6 Tips for Resolving Conflicts

No problem can be solved from the same level of consciousness that created it. We have to think with a new mind. ~ Albert Einstein

6 Tips for Resolving Conflicts By Susan IngramIn the broadest sense of the word, “conflict” is…any situation in which one person’s concerns or desires differ from those of another person and appear to be incompatible. Conflict is inevitable, but how we handle it is a choice. That’s true whether we’re dealing with conflict in our private lives (with our partner, children, other family members, friends) or in our work lives (with our colleagues or other professionals).

A conflict can be as simple as “Who is going to do the dishes tonight” or as complicated as ”How do we get to world peace” – and everything in between. Here are some basic tips for resolving conflict in a positive and constructive manner.

The Many Faces of Mediation: Elder Parents & Adult Siblings

The Many Faces of Mediation: Elder Parents & Adult Siblings By Susan IngramWhile most people have heard of divorce mediation, far fewer are aware that mediation can also be extremely helpful in discussing difficult issues that arise with respect to elder parents and their adult children.

There are many concerns that need to be addressed as a parent ages. These concerns may focus on:

Housing and living arrangements
Need for additional caregiving
Need for financial help
Quality of life
Healthcare decisions
Estate planning

The Many Faces of Mediation: Family Businesses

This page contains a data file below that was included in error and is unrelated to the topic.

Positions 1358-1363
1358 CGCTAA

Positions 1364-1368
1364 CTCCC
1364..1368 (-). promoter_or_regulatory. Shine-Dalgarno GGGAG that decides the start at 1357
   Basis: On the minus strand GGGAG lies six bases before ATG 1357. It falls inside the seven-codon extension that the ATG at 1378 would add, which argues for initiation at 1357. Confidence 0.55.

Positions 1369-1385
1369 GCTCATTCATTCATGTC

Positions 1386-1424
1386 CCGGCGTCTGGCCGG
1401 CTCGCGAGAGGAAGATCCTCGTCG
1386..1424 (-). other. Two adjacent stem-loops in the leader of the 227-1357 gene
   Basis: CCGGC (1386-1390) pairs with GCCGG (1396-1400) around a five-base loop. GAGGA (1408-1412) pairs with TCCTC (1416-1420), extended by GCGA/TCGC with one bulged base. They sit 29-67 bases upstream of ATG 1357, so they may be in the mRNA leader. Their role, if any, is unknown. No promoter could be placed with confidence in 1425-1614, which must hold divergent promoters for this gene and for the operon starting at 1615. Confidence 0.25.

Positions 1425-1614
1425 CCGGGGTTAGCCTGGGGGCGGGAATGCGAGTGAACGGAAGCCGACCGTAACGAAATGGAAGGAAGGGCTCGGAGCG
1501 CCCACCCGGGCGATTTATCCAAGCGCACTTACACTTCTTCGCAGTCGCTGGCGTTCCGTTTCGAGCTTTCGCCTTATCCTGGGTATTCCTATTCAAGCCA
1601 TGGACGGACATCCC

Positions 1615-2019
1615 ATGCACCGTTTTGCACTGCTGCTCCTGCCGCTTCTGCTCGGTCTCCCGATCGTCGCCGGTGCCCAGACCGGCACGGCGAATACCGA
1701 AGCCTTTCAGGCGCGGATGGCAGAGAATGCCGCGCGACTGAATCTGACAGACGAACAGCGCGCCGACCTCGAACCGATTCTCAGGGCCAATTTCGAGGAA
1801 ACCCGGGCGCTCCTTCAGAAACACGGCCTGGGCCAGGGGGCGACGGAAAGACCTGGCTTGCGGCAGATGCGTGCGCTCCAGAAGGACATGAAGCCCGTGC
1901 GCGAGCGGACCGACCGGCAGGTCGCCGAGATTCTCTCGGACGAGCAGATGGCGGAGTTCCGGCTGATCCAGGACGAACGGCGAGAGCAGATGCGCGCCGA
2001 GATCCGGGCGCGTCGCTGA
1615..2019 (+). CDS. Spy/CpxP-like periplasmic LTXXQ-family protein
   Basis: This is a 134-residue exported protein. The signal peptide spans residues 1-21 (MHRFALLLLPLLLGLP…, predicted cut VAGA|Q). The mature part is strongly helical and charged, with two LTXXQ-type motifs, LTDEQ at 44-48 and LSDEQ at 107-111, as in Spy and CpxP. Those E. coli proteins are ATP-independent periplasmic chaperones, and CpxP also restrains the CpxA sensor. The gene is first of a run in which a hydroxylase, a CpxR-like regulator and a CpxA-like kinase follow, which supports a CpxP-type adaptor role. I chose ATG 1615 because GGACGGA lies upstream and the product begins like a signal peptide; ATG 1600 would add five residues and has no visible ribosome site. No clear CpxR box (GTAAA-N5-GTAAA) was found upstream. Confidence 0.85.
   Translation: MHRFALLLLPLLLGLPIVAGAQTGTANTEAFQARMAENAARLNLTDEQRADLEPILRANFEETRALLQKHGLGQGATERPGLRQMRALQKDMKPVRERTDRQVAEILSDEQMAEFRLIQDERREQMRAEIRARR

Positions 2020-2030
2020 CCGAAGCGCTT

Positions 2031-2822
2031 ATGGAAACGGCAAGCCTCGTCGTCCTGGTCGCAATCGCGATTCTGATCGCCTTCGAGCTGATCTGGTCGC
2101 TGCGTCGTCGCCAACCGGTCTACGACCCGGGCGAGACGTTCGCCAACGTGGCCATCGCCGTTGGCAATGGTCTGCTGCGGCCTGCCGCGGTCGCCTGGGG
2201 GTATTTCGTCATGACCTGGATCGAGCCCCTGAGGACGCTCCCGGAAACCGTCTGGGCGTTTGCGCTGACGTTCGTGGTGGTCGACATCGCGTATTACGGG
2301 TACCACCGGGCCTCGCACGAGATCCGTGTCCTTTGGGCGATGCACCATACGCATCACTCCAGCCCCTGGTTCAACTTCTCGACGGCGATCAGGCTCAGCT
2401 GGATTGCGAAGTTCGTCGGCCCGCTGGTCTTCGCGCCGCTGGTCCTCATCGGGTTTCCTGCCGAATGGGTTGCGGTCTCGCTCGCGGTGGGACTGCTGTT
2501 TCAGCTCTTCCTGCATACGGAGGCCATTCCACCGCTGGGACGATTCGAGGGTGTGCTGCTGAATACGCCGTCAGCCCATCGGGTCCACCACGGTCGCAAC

The Many Faces of Mediation: Family Businesses By Susan IngramBy their very nature, family businesses can be especially challenging to manage successfully. First, there are the normal (and not so normal) demands and pressures of running a business. But then, superimpose on that the complex relational issues that arise within a family structure . . . and you have the makings of what could potentially be a very difficult work environment.

If a couple is having issues in their marriage, they can go to a couples’ therapist, or perhaps a family mediator, to try to work things out. With a family business, it’s different. While the business would not seek out the help of a therapist, it might benefit greatly from working with a trained mediator.

So what exactly does the family business mediator do?

The Many Faces of Mediation: Couples and Families

The Many Faces of Mediation: Couples and Families By Susan IngramI published an article recently about marital mediation in the context of couples who have been working with a family or couples therapist. Since this is such an important and little understood subject, I would like to take the opportunity to explain this process from a broader perspective.

Simply put, a mediator is a skilled conflict resolution professional who serves as an impartial person to guide/facilitate the difficult discussions a couple needs to have in order to reach viable solutions to move forward with their lives. The mediator does not tell the couple what to do, or decide for them how their issues should be resolved (as an arbitrator would do).

Insights from a Dispute Resolution Pro

INSIGHTS FROM A DISPUTE RESOLUTION PRO by Susan IngramDuring the month of October, people in the U.S. and abroad celebrate the field of dispute resolution in all its many forms. On October 8th, I participated in a kick-off event at the NY City Bar Association for Mediation Settlement Day 2013.

The honorary chair and keynote speaker was Kenneth Feinberg, Esq. Mr. Feinberg’s name will be familiar to many. He served as Special Master of the U.S. government’s September 11th Victim Compensation Fund. Since then, he has overseen other well-known funds established to compensate victims of mass tragedies in the U.S., including the BP Gulf Oil Spill Fund, the Sandy Hook Newtown Fund and most recently, the Boston One “Marathon” Fund.